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Hand-Mounted Sonar For the Blind

samzenpus posted more than 3 years ago | from the daredevil-approved dept.

Technology 98

GeekTech.in writes "The Tacit, a wrist-mounted sonar device with haptic feedback, is like strapping a bat to your wrist to help you see. It makes use of two sonar ping sensors to measure the distance to the nearest obstacle. The relative distance to an object is then fed back to the user using two servos which apply pressure to the back of the wrist."

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Golden Girls! (-1)

Anonymous Coward | more than 3 years ago | (#37164664)

Thank you for being a friend
Traveled down the road and back again
Your heart is true, you're a pal and a cosmonaut.

And if you threw a party
Invited everyone you ever knew
You would see the biggest gift would be from me
And the card attached would say, thank you for being a friend.

Re:Golden Girls! (1)

Anonymous Coward | more than 3 years ago | (#37164822)

you're a pal and a cosmonaut.

Confidant. The word you're looking for is confidant.

Re:Golden Girls! (1)

Xaositecte (897197) | more than 3 years ago | (#37165020)

I like his version better.

Bad news, good news (4, Funny)

ozmanjusri (601766) | more than 3 years ago | (#37164672)

Well, the bad news is that it's an incredibly ugly watch.

The good news is that it's users will never know.

Re:Bad news, good news (-1)

Anonymous Coward | more than 3 years ago | (#37164734)

will something like this help ghetto niggers act halfway civilized? or are they a few thousand years out of the jungle too soon?

yeah yeah yeah so terrible and racist to say. fuck you. go to the ghetto sometime and see how much they welcome you.

Re:Bad news, good news (-1)

Anonymous Coward | more than 3 years ago | (#37164808)

Pretty well when you want their drugs. Have you not seen Traffic?

Re:Bad news, good news (0)

Maritz (1829006) | more than 3 years ago | (#37165512)

Humans didn't evolve in the jungle.

Worst description ever (1)

Anonymous Coward | more than 3 years ago | (#37164680)

"Like strapping a bat to your wrist to help you see." Somehow that doesn't instill me with confidence in relation to using this product. That sounds like the stupidest idea I've ever heard. Not only do I not see it helping the blind to navigate, but it also sounds like it's extremely unwise :)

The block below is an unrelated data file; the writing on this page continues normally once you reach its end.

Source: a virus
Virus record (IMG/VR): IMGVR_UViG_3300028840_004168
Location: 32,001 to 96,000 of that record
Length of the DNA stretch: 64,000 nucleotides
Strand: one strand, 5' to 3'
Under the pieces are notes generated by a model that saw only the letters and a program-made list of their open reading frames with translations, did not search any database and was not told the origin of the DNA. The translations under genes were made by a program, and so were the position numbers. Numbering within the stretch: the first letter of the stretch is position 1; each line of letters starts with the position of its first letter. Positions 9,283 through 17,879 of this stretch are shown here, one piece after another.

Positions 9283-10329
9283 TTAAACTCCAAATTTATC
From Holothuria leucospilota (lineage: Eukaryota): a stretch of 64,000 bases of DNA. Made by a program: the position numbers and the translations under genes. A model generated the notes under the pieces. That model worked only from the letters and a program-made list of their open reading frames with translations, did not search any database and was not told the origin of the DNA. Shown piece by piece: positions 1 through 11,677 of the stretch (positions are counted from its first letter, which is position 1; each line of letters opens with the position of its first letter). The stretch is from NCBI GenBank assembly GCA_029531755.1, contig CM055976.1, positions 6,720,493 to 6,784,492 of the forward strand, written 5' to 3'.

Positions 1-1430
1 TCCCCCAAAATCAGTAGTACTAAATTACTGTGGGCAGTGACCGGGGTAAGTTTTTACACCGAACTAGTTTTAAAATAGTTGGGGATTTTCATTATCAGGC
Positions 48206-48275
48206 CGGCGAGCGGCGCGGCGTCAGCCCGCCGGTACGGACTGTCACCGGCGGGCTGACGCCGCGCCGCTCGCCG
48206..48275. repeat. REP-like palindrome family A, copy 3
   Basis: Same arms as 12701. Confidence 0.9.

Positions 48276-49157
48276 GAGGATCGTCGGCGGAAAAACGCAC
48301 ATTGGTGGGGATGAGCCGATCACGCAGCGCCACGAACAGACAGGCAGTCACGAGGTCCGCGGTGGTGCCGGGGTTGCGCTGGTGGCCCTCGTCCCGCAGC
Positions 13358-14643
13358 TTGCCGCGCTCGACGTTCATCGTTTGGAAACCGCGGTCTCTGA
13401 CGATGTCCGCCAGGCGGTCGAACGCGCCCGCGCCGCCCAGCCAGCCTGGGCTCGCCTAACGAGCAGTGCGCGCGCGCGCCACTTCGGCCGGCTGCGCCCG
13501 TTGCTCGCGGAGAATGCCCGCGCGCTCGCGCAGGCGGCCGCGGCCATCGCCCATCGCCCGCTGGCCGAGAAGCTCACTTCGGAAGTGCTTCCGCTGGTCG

Re:Worst description ever (5, Interesting)

Lysander7 (2085382) | more than 3 years ago | (#37164736)

You've obviously never heard of Ben Underwood (http://en.wikipedia.org/wiki/Ben_Underwood#Ben_Underwood), whom is often listed among the top ten contemporary inspirational people. Not only was he able to "see" using echolocation via clicking noises with his tongue, he excelled at tasks such as mountain biking. And he is not the last blind person able to do so.

Re:Worst description ever (2)

narcc (412956) | more than 3 years ago | (#37164774)

That kid is amazing. Not only can he ride a bike around like any sighted kid, he can also play basket ball incredibly well.

I recommend anyone unfamiliar go dig up some videos of this kid in action.

Re:Worst description ever (2)

jhoegl (638955) | more than 3 years ago | (#37164818)

Yeah, a portion of blind can see via clicking. I watched a documentary on this and the pitfalls of it. Apparently clicking can only let you see on a "2d plane", clicks are only reflective off of objects within your horizon. Meaning that you will not know about sudden drop offs until you fall into them.
So, because clicking is basically sonar, I am thinking this device has the same fault.

Re:Worst description ever (2)

Nyeerrmm (940927) | more than 3 years ago | (#37165038)

I would venture that the 2d limitations of natural human sonar have more to do with the fact that our ears are in a horizontal plane and thus can't distinguish up/down variations. Except in special circumstances, the air through which the sound is travelling is not going to be stratified enough to make a difference.

Given that, this is likely to sidestep that limitation, since it appears far more directional, and mounted on a hand, which is more natural to tilt than ones head.

wow, what insight... (1)

mevets (322601) | more than 3 years ago | (#37165152)

I always wondered why I looked to the horizon when I heard what I thought was an aeroplane....

Have you ever actually stepped outside? The variation in sound is amazing once you step away from that techno-crap....

Re:wow, what insight... (2)

Nyeerrmm (940927) | more than 3 years ago | (#37165244)

Easily justified by the presence of a priori information. You know what an airplane sounds like and that unless you're at an airport, one would hope that it's in the air.

Simply put, humans are incredible sensor platforms, able to synthesize information from both simple and complex sources. Nonetheless, your ears are essentially two point sensors, so while you can distinguish quite a bit by hearing alone, azimuth by differencing the volume to each ear (of course there's a front-to-back ambiguity), distance by expected volume, and change in distance by Doppler shifts, you're still limited by basic physics. Of course if you're needing to distinguish up and down locations by sound alone, you can always cock your head and get quite a bit more that way.